Ray, Nicholas


Ray, Nicholas

biographical name

(born Aug. 7, 1911, Galesville, Wis., U.S.—died June 16, 1979, New York, N.Y.) U.S. film director. He studied architecture and drama and began directing plays in the mid-1930s. After working in New York with John Houseman and Elia Kazan, he followed them to Hollywood, where he directed They Live by Night (1948). Ray was praised for demonstrating a personal style in movies such as In a Lonely Place (1950), The Lusty Men (1952), Johnny Guitar (1954), and the landmark film of youthful rebellion, Rebel Without a Cause (1955). He also directed Bigger Than Life (1956), Bitter Victory (1958), and 55 Days at Peking (1963). He later tried directing in Yugoslavia and taught at the State University of New York.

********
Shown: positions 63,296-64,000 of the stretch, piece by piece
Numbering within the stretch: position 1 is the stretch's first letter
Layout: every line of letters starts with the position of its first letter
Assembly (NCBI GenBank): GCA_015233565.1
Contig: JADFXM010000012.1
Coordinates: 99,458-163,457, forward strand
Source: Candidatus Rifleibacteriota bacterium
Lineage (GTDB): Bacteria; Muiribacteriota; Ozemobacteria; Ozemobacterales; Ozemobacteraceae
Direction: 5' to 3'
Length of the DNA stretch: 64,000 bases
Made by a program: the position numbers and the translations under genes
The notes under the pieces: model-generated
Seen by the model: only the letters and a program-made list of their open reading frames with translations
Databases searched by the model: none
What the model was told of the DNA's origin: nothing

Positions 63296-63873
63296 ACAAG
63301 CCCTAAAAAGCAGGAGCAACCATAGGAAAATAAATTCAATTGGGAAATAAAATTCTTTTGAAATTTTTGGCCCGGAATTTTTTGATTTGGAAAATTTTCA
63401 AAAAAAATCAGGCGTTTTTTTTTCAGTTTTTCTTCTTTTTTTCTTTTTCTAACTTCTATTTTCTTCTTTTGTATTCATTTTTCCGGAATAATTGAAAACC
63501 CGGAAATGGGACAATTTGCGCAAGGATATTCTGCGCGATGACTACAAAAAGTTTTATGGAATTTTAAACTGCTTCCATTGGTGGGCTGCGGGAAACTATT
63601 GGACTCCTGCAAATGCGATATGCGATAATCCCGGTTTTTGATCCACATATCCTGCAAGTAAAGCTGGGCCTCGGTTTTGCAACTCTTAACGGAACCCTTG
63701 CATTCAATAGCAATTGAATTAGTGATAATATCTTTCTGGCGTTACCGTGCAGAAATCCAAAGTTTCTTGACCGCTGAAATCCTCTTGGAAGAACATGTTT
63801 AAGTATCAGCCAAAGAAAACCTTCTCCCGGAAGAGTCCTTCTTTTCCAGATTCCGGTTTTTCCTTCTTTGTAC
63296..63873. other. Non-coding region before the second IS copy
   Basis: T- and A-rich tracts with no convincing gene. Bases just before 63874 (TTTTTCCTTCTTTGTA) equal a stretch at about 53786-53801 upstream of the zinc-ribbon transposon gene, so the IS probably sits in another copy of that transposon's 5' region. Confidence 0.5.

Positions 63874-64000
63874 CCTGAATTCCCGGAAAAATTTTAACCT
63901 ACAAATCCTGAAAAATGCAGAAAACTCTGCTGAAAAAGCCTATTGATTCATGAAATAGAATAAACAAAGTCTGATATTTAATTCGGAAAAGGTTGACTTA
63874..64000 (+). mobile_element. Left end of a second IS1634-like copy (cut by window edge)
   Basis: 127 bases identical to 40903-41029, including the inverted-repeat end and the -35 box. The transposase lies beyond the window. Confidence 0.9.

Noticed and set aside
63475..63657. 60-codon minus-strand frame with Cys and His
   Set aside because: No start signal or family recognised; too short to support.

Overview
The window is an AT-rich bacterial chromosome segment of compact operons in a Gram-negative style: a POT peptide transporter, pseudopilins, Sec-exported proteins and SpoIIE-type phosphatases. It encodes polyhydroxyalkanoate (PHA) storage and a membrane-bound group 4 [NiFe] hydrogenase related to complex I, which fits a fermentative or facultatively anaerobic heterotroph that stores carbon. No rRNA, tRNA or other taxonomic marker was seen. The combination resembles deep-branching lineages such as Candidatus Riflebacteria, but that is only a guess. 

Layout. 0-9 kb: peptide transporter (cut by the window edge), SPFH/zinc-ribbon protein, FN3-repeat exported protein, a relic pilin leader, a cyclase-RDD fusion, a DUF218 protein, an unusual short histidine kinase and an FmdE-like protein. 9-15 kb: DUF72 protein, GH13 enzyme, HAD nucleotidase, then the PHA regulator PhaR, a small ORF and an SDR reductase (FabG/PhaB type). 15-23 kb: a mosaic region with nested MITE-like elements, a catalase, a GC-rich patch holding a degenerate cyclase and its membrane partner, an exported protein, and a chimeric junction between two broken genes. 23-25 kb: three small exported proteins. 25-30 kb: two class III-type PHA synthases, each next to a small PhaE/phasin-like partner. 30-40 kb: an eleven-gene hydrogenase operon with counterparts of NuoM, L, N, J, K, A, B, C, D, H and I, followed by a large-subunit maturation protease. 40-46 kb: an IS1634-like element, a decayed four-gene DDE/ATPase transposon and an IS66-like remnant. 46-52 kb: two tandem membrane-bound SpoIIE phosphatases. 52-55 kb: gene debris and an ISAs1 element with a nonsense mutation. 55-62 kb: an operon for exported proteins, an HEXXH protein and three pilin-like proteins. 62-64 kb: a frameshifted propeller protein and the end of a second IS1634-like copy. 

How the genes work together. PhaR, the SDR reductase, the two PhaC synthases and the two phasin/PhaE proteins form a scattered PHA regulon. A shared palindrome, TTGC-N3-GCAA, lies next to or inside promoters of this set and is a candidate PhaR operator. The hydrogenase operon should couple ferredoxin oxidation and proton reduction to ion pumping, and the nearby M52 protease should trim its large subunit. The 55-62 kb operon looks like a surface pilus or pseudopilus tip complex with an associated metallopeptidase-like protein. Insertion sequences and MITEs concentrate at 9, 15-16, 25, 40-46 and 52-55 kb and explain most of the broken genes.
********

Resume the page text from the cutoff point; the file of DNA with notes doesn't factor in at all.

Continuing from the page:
Variants of RAY, NICHOLAS

Ray, Nicholas orig. Raymond Nicholas Kienzle

This entry comes from Encyclopædia Britannica Concise.
For the full entry on Ray, Nicholas, visit Britannica.com.

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